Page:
And the Clippers? Don’t even get me started. They actually had an NBA franchise in the city of Los Angeles that couldn’t draw even 10k a night in the late 90s….. But they want to talk about Phillips Arena and how empty it has been in the past? Okay.

The Grizzlies have twice in the past 8 years drawn under 13,000. That’s something the Hawks have not done since 2002-2003.

The year the New Jersey Nets made their first of back to back NBA Finals appearances they drew under 14,000 a night. They had a winning product and still couldn’t put butts in seats. But only the Hawks have this problem, I know.

Keep in mind that the Atlanta Hawks have not been under 15,000 a game since the 2004-2005 season. Now consider that Philadelphia has been under that mark in five of the last eight seasons.

From 1982 thru 1988 the San Antonio Spurs never drew over 9,800 fans a night. In fact, the Spurs franchise didn’t crack the 12,000 a game mark until the 1989-1990 season. But I’m sure all the Spurs fans today were diehards through the 80s, right?

The point of this piece wasn’t to try and defend Hawks fans, or to make them seem like the greatest fans the world has ever known. Not at all. The point was simply to point out the hypocrisy coming out of the mouths of fans from other teams who are so quick to lambaste and ridicule the Hawks based on a lack of recent fan support. I’ve already touched on the reasons for such a lack of support, and the consistently filled arena currently speaks to a forgiveness from the city that was two decades coming. But the point still remains, these other fans should probably refrain from throwing stones from glass houses.

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We do it for…

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For every non Braves fan who thinks it’s a racist hand thing, and for the Braves who become sick when they hear the chop now, we do it for you.

For the Eagles who couldn’t make a 43 yard field goal,

For Miami, who choked a huge lead away,

For Clemson, who couldn’t be beat in regulation, but could in extra time,

For Louisville, teased by the mob,

For Notre Dame and curious offensive pass interference calls, we do it for you.

For Savannah State, who never should’ve endured such humiliation,

For Florida who had to have Will Muschamp,

For Mark Richt, we do it for you.

For Jordan Lynch and your career ending that way,

For Joe Hamilton who should’ve had a Heisman,

For Calvin Johnson having to endure Reggie Ball, costing you a Heisman too,

For Reggie Bush having to give his Heisman back, we do it for you.

For every Tar Heel or Auburn fan who has heard a program like Florida State take shots at your program,

For the programs who don’t just say they have integrity, we do it for you.

For people who hate Danny Kannell and his SEC hatred,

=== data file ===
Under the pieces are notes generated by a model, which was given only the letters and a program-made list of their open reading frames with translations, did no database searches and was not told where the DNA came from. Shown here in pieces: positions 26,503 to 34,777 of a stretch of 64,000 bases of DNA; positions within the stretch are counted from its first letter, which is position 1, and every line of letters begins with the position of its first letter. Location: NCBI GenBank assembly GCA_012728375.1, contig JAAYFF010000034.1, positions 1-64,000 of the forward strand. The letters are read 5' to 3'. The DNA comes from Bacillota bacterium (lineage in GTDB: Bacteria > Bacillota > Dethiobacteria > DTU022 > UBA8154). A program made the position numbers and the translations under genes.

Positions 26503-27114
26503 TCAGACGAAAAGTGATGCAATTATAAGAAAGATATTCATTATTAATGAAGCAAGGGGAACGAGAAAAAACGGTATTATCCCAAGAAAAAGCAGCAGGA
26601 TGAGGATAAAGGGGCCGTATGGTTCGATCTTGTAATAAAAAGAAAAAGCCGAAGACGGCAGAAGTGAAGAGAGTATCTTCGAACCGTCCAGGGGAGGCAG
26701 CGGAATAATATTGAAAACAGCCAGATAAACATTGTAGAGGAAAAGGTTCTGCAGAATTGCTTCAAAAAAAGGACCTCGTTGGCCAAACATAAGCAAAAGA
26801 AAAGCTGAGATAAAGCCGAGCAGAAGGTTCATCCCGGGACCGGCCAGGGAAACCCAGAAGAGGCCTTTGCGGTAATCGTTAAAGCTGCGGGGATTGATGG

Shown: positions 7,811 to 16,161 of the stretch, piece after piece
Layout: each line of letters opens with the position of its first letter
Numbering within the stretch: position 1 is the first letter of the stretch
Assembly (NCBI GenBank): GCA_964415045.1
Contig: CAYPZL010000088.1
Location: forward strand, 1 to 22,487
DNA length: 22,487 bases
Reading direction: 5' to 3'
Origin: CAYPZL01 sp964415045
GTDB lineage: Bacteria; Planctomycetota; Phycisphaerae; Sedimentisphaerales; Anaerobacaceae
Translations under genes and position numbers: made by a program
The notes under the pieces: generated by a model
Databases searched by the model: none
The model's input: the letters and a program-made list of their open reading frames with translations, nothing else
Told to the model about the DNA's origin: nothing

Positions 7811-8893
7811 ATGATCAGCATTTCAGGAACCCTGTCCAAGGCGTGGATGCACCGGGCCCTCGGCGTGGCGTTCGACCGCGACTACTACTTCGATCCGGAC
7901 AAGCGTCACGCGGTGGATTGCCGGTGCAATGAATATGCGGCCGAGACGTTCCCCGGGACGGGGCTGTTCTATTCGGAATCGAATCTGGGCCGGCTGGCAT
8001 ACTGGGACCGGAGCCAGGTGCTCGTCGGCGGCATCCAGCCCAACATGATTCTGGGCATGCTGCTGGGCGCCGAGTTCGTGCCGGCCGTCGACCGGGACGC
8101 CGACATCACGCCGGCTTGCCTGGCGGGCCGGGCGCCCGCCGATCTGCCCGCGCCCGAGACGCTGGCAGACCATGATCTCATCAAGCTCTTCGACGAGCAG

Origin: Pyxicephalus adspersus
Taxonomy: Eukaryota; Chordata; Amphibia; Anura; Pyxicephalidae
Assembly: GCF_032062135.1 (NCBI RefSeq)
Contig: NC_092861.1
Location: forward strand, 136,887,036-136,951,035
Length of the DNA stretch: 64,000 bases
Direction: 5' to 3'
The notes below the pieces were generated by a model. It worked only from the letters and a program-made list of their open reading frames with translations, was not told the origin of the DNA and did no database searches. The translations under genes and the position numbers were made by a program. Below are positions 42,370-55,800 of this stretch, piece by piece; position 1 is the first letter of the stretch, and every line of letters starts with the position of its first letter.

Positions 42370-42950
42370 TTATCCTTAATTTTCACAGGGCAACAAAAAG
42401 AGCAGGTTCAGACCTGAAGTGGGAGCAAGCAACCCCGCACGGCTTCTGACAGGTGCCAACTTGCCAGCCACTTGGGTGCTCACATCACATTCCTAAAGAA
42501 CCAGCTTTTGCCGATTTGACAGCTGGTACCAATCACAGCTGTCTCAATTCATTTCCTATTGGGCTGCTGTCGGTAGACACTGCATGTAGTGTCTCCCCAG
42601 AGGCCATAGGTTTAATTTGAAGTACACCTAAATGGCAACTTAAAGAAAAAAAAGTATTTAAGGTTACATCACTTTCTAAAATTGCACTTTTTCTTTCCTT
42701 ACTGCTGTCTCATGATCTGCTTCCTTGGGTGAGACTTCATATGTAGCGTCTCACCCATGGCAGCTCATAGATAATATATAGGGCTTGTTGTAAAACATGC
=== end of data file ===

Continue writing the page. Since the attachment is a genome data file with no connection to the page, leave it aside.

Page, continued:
For Dillard’s,

For every Publix, or Kroger, or Food Depot who has been stolen from, we do it for you.

For the kid who is told he can play on defense but wants the ball, to play quarterback even, we do it for you.

For so called basketball schools,

For Vanderbilt and Northwestern, we do it for you.

For all who have been called a nerd,

For the forty year old virgins, we do it for you.

For those who hate the Florida State fan with Cowboys hat and Yankees jacket, we do it for you.

For those sick of seeing them squeak by everyone, we do it for you

For any girl who said no and nobody listened, we do it for you.

America! We do it for you!

But most of all, for you desperate for a magical moment sports fans in the state of Georgia, we do it for you.

More than that, for you cursed Atlantans, we do this for US!

SATURDAY NIGHT, WE ARE ALL JACKETS!

NOW LET’S ALL SING THE GREATEST FIGHT SONG IN THE WORLD

I’m a ramblin’ wreck from…

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A Brave Take Over in the All-Star Game?

For discussion purposes, which Braves do you think deserve to be in Kansas City, and which ones should be starting?

Honestly, I think only one Brave truly deserves to start, and that’s Michael Bourn. I absolutely believe he deserves to be the starting center fielder for the National League. I’ll argue that Ryan Braun and Melky Cabrera should probably be flanking him.

Bourn has been everything we were hoping for when we traded for him last season. He’s been nothing short of outstanding with the glove, being arguably the best defensive outfielder in the league. Offensively he’s also more than held his own, being a top 15 player in the league with the bat. His value would probably even be increased were it not for a handful of shoddy calls on stolen base attempts during the course of the season.

While his numbers don’t have the sexiness of a Braun, or Joey Votto, his defense coupled with his offense make Bourn one of the league’s most valuable players and should have his name in the MVP discussion. It will be interesting to see what happens if this team does wind up contending for the division in September and how the voters treat Bourn.